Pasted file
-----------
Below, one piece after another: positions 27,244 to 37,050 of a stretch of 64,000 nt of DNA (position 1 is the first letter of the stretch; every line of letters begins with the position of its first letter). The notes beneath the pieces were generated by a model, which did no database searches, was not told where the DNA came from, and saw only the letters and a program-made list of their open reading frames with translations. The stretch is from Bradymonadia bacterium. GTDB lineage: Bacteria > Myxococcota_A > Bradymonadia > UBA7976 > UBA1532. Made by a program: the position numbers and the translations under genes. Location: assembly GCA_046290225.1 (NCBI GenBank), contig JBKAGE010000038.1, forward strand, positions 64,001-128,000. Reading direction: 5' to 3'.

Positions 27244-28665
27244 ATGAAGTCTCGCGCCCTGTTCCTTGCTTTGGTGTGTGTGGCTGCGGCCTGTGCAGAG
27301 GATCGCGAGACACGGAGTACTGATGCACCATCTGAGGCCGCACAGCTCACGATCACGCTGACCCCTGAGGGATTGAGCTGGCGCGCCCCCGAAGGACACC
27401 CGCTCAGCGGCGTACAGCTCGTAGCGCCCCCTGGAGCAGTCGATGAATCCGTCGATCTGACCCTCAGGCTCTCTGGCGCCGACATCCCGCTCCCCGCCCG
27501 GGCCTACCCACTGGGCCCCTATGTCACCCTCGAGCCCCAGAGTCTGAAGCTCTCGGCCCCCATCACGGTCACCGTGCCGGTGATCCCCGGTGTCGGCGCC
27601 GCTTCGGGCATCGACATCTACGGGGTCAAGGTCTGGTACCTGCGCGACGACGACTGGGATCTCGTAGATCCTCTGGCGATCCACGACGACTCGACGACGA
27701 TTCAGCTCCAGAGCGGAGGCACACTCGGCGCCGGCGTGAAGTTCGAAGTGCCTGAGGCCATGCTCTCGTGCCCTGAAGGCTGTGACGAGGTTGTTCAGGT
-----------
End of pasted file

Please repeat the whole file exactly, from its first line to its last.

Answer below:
Below, one piece after another: positions 27,244 to 37,050 of a stretch of 64,000 nt of DNA (position 1 is the first letter of the stretch; every line of letters begins with the position of its first letter). The notes beneath the pieces were generated by a model, which did no database searches, was not told where the DNA came from, and saw only the letters and a program-made list of their open reading frames with translations. The stretch is from Bradymonadia bacterium. GTDB lineage: Bacteria > Myxococcota_A > Bradymonadia > UBA7976 > UBA1532. Made by a program: the position numbers and the translations under genes. Location: assembly GCA_046290225.1 (NCBI GenBank), contig JBKAGE010000038.1, forward strand, positions 64,001-128,000. Reading direction: 5' to 3'.

Positions 27244-28665
27244 ATGAAGTCTCGCGCCCTGTTCCTTGCTTTGGTGTGTGTGGCTGCGGCCTGTGCAGAG
27301 GATCGCGAGACACGGAGTACTGATGCACCATCTGAGGCCGCACAGCTCACGATCACGCTGACCCCTGAGGGATTGAGCTGGCGCGCCCCCGAAGGACACC
27401 CGCTCAGCGGCGTACAGCTCGTAGCGCCCCCTGGAGCAGTCGATGAATCCGTCGATCTGACCCTCAGGCTCTCTGGCGCCGACATCCCGCTCCCCGCCCG
27501 GGCCTACCCACTGGGCCCCTATGTCACCCTCGAGCCCCAGAGTCTGAAGCTCTCGGCCCCCATCACGGTCACCGTGCCGGTGATCCCCGGTGTCGGCGCC
27601 GCTTCGGGCATCGACATCTACGGGGTCAAGGTCTGGTACCTGCGCGACGACGACTGGGATCTCGTAGATCCTCTGGCGATCCACGACGACTCGACGACGA
27701 TTCAGCTCCAGAGCGGAGGCACACTCGGCGCCGGCGTGAAGTTCGAAGTGCCTGAGGCCATGCTCTCGTGCCCTGAAGGCTGTGACGAGGTTGTTCAGGT